Women live longer than men across the world and scientists have by and large linked the sex differences in longevity with biological foundation to survival. A new study of wild mammals has found considerable differences in life span and aging in various mammalian species.
Among humans, women’s life span is almost 8% on average longer than men’s life span. But among wild mammals, females in 60% of the studied species have, on average, 18.6% longer lifespans. The ratio is considerably different for different groups of mammals.
An international team of scientists led by Jean-François Lemaître, from the University Lyon 1 in France, collected information on age-related mortality for 134 populations of 101 wild mammalian species.
“It was surprising to observe that this gender gap in lifespan often exceeds the one observed in humans and is, at the same time, extremely variable across species,” said Lemaître.
"For example, lionesses live at least 50% longer in the wild than male lions,” said Tamás Székely, from the University of Bath, one of the authors of the study.
“We previously thought this was mostly due to sexual selection - because males fight with each other to overtake a pride and thus have access to females, however our data do not support this,“ said Székely.
Scientists have found that even though females consistently live longer than males, the risk of mortality does not increase more rapidly in males than in females across species. Therefore, they say, there must be other, more complex factors at play, such as environmental conditions in which the animals live and sex-specific growth, survival and reproduction through the history of the species.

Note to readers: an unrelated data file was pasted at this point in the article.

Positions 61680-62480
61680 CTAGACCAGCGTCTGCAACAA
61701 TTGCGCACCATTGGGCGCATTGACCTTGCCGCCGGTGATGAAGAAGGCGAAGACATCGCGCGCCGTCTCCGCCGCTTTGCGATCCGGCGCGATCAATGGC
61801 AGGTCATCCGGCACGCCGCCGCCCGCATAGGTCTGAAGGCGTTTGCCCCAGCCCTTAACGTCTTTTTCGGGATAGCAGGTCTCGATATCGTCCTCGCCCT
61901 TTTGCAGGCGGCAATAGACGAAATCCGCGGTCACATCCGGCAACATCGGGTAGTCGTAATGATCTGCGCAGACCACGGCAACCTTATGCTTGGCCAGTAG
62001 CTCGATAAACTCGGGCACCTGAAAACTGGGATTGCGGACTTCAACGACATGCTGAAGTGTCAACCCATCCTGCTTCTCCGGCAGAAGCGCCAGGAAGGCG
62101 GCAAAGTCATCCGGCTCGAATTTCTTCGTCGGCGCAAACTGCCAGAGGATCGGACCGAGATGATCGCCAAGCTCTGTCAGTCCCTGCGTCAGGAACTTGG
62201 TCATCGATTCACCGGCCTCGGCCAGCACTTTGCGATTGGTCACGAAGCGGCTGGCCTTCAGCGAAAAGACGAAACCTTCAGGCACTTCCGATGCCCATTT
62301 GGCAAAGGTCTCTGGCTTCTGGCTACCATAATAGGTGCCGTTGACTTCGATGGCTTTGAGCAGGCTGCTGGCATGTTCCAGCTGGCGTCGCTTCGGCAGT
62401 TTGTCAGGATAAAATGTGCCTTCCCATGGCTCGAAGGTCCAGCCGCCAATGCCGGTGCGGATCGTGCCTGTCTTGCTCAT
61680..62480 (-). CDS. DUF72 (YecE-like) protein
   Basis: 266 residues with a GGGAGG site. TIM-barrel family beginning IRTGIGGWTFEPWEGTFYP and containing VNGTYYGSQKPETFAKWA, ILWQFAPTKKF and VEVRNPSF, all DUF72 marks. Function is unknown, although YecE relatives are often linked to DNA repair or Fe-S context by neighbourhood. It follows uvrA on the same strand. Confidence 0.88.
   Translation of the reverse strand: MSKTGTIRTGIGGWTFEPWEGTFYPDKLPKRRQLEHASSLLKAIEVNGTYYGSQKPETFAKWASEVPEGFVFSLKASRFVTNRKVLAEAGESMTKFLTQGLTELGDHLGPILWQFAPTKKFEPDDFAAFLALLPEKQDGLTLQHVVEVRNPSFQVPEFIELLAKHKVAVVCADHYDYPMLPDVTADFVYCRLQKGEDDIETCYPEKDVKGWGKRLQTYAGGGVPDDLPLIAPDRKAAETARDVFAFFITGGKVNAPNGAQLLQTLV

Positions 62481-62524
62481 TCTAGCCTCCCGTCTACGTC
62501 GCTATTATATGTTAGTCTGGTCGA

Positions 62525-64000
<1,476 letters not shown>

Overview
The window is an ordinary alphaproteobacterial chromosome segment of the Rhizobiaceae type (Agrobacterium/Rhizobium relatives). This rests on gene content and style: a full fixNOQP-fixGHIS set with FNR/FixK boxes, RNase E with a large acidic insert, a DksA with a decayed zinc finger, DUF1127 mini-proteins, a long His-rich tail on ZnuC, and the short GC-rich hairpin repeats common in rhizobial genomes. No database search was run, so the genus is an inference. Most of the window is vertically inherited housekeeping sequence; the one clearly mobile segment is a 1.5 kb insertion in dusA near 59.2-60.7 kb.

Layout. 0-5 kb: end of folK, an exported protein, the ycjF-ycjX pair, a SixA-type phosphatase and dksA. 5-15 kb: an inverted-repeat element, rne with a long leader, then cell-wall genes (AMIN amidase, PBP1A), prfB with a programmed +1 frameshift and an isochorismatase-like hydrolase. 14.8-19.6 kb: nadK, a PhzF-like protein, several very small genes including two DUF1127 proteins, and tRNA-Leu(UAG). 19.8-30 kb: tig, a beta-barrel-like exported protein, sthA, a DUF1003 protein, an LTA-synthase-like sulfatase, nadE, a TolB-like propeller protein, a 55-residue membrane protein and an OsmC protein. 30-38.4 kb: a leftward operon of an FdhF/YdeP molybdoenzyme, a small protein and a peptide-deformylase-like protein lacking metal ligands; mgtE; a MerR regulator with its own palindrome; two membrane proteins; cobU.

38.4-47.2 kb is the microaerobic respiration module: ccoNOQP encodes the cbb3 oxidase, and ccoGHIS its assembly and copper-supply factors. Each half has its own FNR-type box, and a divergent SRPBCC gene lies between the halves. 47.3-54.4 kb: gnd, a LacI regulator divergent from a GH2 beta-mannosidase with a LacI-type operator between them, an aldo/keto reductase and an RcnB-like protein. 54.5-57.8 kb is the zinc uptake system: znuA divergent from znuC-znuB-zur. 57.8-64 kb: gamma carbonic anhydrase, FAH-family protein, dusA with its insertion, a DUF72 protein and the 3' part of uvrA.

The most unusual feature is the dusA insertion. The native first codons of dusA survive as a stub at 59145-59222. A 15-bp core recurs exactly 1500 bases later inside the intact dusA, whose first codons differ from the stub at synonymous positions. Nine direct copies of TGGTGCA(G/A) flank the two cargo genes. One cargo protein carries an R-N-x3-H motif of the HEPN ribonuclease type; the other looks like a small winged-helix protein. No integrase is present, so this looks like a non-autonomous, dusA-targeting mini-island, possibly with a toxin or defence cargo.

For example, the authors of the study say, roaming males could be exposed to more environmental pathogens. This was noticed in three populations of the bighorn sheep.
The magnitude of the lifespan gap could also be shaped by local environmental conditions with a trade-off between reproduction and survival. In some species, males allocate more resources to sexual competition and reproduction, which, scientists say, could lead to bigger sex differences in lifespans.
"Another possible explanation for the sex difference is that female survival increases when males provide some or all of the parental care,“ said Székely. “Giving birth and caring for young becomes a significant health cost for females and so this cost is reduced if both parents work together to bring up their offspring."
In order to measure the extent to which biological differences between the sexes affect life expectancy, scientists plan to compare the data on wild mammals with the data on mammals kept in the zoo, where they do not have to fight with predators or compete for food and mates.
Scientists hope the findings will contribute to better understanding of what affects human longevity. In the past 200 years, the average life expectancy of humans has more than doubled due to improved living conditions and advances in medicine. Yet women continue to live longer than men, suggesting the biological differences also have a role.
According to the U.S. Centers for Disease Control, the average American man will live to age 76, while the average woman in America will live to age 81. Women can also expect to be healthier than men in their senior years. Experts shave said the gap is due to a combination of biological and social differences.
Men’s hormone testosterone is linked to a decrease in their immune system and risk of cardiovascular diseases as they age. It is also linked to risky behavior: smoking, drinking and unhealthy eating habits. If diagnosed, men are less likely than women to follow doctor’s advice. Statistics show that men are more likely to take life-threatening risks and to die in car accidents, or gun fights.
Authors of the new study say the differences between male and female longevity are shaped by complex interactions between local environmental conditions and sex-specific reproductive biology. They say that more research is likely to provide “innovative insights into the evolutionary roots and physiology underlying aging in both sexes.”